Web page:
Mitral Valve Abnormalities

What are mitral valve abnormalities?

The mitral (pronounced MY-trahl) valve acts like a door in the heart. It allows blood to pass from the left atrium (which receives blood from the lungs) to the left ventricle (which pumps blood out to the body). The mitral valve has 2 flaps, also called leaflets.

There are 3 kinds of abnormalities (something that is not usual) that can affect the mitral valve:

  • Mitral valve prolapse is when 1 or both valve flaps do not close smoothly and may not seal tightly when the heart pumps. Instead, they may collapse backward into the atrium. Sometimes this allows blood to leak from the left ventricle back into the left atrium (regurgitation).
  • Mitral valve regurgitation is when the mitral valve does not close well and lets blood leak back from the left ventricle into the left atrium. This may cause the atrium to get bigger. Then the atrium cannot squeeze blood out to the ventricle as well as it should.
  • Mitral valve stenosis is when the valve becomes narrow or tight. This makes it hard for blood to get from the left atrium to left ventricle. Blood can back up in the blood vessels of the lungs. Valve stenosis and regurgitation can happen together.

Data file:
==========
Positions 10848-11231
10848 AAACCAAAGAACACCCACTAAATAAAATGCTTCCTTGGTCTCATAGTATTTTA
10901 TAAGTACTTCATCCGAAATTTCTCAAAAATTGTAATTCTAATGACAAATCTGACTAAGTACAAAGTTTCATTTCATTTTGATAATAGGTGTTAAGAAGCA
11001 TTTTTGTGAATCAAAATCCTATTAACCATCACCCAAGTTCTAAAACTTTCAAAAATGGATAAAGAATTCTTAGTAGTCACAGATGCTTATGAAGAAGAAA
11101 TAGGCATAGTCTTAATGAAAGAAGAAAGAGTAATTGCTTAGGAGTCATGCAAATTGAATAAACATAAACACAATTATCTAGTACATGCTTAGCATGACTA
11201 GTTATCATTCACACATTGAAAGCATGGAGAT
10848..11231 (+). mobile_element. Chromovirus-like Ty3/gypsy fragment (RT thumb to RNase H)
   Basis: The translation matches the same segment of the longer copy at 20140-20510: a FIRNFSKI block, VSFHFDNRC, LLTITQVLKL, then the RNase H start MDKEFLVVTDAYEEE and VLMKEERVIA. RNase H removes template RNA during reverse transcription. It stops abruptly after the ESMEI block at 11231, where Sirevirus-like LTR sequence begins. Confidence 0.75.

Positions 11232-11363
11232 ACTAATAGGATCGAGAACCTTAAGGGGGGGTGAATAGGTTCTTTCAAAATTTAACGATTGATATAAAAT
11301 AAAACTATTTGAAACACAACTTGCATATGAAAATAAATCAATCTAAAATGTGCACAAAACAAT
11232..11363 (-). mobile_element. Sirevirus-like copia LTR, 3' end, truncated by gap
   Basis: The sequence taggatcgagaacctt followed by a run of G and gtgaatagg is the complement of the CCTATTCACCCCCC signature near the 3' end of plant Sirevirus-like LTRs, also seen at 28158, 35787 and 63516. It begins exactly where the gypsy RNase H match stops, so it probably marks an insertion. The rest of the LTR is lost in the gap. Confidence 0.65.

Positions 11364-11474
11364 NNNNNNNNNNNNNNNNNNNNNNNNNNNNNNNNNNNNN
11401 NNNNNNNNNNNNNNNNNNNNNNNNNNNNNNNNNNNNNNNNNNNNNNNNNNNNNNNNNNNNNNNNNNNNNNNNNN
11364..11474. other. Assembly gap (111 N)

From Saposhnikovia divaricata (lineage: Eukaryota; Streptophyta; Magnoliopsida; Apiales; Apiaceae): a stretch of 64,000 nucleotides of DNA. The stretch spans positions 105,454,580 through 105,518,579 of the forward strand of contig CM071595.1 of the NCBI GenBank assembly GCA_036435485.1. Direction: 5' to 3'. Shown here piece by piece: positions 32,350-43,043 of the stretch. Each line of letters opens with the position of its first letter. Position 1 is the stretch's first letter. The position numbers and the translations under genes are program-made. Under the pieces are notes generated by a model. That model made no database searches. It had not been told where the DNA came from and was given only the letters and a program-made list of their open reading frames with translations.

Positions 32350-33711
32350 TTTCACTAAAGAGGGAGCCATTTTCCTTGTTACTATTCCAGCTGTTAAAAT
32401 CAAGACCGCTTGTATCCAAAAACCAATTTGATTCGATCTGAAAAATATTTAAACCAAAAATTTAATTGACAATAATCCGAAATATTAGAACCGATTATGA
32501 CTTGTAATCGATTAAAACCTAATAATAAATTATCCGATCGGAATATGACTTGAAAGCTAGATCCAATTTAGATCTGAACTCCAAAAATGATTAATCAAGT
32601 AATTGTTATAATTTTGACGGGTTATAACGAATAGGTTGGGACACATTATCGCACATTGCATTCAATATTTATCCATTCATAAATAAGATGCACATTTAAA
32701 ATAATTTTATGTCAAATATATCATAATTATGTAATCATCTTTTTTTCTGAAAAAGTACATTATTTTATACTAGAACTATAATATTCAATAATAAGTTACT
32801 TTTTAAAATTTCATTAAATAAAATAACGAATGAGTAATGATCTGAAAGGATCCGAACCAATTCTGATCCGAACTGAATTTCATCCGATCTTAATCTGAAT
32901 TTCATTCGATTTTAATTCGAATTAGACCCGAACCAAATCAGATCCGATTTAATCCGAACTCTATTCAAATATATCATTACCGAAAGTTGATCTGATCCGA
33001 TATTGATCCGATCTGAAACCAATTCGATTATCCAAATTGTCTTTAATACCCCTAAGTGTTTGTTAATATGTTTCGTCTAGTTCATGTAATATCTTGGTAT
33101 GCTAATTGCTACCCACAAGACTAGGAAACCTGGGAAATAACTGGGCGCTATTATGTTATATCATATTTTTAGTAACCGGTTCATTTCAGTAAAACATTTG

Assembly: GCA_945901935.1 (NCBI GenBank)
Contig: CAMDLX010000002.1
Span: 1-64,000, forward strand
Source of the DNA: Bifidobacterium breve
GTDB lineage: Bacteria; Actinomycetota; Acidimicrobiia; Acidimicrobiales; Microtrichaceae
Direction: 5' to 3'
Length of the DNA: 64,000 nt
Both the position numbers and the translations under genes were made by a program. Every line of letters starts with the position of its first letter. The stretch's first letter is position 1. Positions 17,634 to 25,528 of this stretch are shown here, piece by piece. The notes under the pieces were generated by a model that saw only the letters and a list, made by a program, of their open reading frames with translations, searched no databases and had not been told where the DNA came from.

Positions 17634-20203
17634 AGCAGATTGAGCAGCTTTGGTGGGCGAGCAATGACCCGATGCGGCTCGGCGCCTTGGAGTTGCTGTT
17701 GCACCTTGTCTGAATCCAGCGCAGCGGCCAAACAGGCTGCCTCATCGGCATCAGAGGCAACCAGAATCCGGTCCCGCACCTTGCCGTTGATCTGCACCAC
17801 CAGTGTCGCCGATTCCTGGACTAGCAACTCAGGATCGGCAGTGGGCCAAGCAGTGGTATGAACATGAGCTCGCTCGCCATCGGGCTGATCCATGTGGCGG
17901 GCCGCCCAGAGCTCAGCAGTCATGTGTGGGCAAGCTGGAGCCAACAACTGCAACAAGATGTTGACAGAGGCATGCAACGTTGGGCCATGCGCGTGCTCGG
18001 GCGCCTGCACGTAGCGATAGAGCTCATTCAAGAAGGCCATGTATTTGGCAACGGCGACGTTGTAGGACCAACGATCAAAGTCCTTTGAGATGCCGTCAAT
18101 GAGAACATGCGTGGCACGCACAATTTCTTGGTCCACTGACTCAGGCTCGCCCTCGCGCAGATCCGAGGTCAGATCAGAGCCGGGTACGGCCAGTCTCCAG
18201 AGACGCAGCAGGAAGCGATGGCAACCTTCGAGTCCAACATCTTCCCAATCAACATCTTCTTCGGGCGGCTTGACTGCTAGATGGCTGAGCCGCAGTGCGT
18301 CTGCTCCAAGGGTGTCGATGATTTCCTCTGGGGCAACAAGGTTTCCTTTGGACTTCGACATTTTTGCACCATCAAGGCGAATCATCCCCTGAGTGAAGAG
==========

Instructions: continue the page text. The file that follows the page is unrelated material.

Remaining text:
Some valve abnormalities do not cause any problems. Others can cause serious problems, like heart failure, if they are not treated.

  • Some children are born with mitral valve problems. In many cases, the cause is not clear. Children born with mitral valve problems may have other conditions that need treatment.

    • Mitral valve regurgitation can develop in children who have holes in the walls that divide the upper or lower heart chambers (atrial septal defect, ventricular septal defect or atrioventricular septal defect).
    • Congenital mitral valve stenosis is usually linked with conditions that block blood flow on the left side of the heart. Rarely, mitral valve stenosis can happen on its own.
    • Some children with congenital (present at birth) mitral valve problems are born with other conditions too. For instance, mitral valve prolapse sometimes happens with Marfan syndrome, and some types of mitral valve regurgitation are common in children with Down syndrome.

    Some children begin life with a normal mitral valve and then develop problems later on. One cause of mitral valve problems is rheumatic fever, which happens after a strep infection.

Mitral Valve Abnormalities at Seattle Children’s

    • Seattle Children’s team of 40+ pediatric cardiologists diagnose and treat mitral valve abnormalities in children of all ages, from infants to adolescents.
    • Our pediatric cardiac surgeons perform more than 500 procedures yearly. Each has deep experience operating on children who need a heart valve repaired or replaced – even young babies.
    • We also have a pediatric cardiac anesthesia team and a Cardiac Intensive Care Unit ready to care for children who undergo heart surgery.
    • For children with mitral valve stenosis, we are leaders in providing safe and effective catheterization procedures. Typically, these procedures are less painful and have shorter recovery times than surgical treatments.
    • Our Heart Center is the top-ranked cardiology and cardiac surgery program in the Northwest and among the best in the nation, according to U.S. News & World Report.